John M. Drescher is pastor of the Scottdale Mennonite church in Scottdale, Pennsylvania.

I don't know how long he had been at the church when the members noticed. I'm certain he must have been on his best behavior for at least a few months.

Some members think that the first time they noticed was the night he failed to show up for a committee. The next day he explained to a member that he had met a friend who had invited him to a community activity. "I knew you could carry on without me," he said with a disarming smile.

When he missed the first prayer meeting is a matter of dispute. Some say one day and some another. But all agree that he failed to show up a number of times. Not that he ever failed to provide for a speaker; it was just that, well, people kind of expect the pastor to be at prayer meeting. A member recalls one explanation: " 'A little job I had to get done at home,' he said. 'It wasn't much, but it was bugging the wife.'"

Then it was a Sunday evening he missed. The members do remember that date, because just the week before, he had spoken on the brotherhood of believers and the necessity of Christian fellowship—"so much the more as you see the day approaching," he had quoted. "The fact is," he explained to a member, "I wasn't on the program, and since the whole family was at home for once, I decided to take time out with them. And I was really tired and probably wouldn't have gotten much out of the service anyway."

Probably all this would have been for given if it hadn't been for the morning he arrived ten minutes late far the church service. And that morning he was to be the speaker. He didn't give any explanation just marched up the aisle to the front and went on as if nothing had happened. Be fore long he was late more often than not. It got so you could almost count on his walking in with the other latecomers. When a deacon ventured to speak to him about it, he just said he had gotten into the habit of starting late and it was hard to kick the habit.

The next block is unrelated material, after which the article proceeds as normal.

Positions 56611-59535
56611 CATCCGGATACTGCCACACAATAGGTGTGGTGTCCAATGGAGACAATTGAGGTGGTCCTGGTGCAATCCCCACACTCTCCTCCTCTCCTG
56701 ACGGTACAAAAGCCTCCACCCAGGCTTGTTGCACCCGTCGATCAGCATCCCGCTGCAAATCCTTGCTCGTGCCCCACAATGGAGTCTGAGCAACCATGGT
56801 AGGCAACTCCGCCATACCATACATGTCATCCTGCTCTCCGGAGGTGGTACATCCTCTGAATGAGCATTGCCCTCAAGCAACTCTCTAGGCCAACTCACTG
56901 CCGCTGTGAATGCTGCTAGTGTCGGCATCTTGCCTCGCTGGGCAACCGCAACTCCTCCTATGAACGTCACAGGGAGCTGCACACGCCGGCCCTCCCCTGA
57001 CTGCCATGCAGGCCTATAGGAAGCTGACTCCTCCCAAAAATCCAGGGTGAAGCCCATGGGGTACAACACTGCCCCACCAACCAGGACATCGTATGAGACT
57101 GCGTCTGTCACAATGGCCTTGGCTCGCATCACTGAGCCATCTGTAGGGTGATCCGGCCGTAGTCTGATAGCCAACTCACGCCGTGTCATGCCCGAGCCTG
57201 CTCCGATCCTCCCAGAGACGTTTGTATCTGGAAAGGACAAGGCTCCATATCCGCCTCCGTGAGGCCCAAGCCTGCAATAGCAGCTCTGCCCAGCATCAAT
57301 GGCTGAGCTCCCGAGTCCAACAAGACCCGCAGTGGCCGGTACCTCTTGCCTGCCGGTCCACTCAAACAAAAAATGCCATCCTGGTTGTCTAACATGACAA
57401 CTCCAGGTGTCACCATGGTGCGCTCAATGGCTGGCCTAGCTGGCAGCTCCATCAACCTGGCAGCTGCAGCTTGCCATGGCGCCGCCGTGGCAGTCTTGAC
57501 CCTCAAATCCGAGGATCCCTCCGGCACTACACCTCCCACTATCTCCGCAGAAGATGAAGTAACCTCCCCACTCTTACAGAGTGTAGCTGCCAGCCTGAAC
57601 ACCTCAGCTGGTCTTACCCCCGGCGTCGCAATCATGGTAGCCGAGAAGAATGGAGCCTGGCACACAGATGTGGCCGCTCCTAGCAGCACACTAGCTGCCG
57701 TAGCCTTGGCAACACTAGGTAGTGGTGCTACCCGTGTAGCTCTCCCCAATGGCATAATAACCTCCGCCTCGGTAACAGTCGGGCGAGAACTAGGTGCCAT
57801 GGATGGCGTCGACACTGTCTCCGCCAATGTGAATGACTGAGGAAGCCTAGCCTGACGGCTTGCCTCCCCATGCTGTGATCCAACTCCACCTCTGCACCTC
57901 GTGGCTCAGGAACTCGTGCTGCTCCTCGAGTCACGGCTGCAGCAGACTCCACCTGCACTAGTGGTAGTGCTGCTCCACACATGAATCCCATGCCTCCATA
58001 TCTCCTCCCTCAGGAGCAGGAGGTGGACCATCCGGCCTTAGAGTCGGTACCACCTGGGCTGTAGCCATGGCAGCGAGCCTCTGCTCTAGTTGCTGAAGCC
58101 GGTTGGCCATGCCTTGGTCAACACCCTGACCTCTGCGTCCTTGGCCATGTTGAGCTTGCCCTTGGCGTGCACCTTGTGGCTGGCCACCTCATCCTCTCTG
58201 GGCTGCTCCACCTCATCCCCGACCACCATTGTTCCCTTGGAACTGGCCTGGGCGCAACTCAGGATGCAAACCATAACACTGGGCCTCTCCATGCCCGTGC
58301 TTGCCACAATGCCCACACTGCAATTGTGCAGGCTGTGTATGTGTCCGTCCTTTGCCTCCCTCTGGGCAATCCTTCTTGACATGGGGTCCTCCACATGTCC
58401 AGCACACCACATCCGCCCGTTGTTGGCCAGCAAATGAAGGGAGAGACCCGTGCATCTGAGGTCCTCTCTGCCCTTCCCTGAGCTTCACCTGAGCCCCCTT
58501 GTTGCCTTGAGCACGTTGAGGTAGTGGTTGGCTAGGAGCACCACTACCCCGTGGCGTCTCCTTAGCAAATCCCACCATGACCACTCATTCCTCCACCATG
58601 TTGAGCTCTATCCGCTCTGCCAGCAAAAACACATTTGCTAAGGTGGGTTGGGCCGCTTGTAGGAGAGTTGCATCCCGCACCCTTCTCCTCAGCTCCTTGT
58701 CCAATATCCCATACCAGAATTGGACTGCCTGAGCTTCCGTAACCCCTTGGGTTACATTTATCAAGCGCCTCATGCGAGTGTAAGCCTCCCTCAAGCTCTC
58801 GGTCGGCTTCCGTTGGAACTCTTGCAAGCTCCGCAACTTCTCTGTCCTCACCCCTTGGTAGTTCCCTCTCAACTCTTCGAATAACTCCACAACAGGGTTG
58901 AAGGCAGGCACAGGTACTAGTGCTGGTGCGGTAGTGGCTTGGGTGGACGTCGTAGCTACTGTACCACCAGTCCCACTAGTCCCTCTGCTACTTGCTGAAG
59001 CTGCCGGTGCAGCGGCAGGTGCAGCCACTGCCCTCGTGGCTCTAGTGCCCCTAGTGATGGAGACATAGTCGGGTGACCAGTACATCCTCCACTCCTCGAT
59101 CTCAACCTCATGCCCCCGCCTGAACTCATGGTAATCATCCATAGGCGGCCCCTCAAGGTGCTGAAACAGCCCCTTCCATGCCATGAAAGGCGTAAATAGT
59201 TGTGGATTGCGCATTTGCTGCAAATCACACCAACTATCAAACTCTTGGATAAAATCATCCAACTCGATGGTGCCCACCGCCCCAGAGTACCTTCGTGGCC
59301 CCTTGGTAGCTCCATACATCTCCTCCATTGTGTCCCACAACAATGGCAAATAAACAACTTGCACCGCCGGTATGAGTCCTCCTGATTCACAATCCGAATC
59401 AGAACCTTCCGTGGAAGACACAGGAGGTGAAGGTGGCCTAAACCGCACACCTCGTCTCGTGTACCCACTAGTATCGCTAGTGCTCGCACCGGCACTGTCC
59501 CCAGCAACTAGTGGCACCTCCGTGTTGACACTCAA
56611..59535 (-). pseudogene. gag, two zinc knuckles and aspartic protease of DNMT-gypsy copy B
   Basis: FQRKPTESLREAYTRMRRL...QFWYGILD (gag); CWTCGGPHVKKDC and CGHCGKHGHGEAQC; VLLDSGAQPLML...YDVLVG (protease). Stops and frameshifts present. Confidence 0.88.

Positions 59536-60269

The whole thing came to a head the morning he didn't show up for the service at all. On the spur of the moment, members learned later, he had decided to go for a drive, since the fall colors were so beautiful. "Not many more nice days left," he said. "And I thought I'd not be missed, since I met so many members on the way."

Well, it was then that the church board met, talked over what it meant to be a minister in their church, and decided to get a dependable minister.

"He doesn't even know what membership in the church means," said one board member. "He doesn't realize the importance of the church," said another.

The secretary summed it all up in the minutes of the meeting, after the vote to dismiss him had been passed.

"It was clear he cannot be a minister here if he insists on acting just like the rest of the members ..."


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John M. Drescher is pastor of the Scottdale Mennonite church in Scottdale, Pennsylvania.

September 1979

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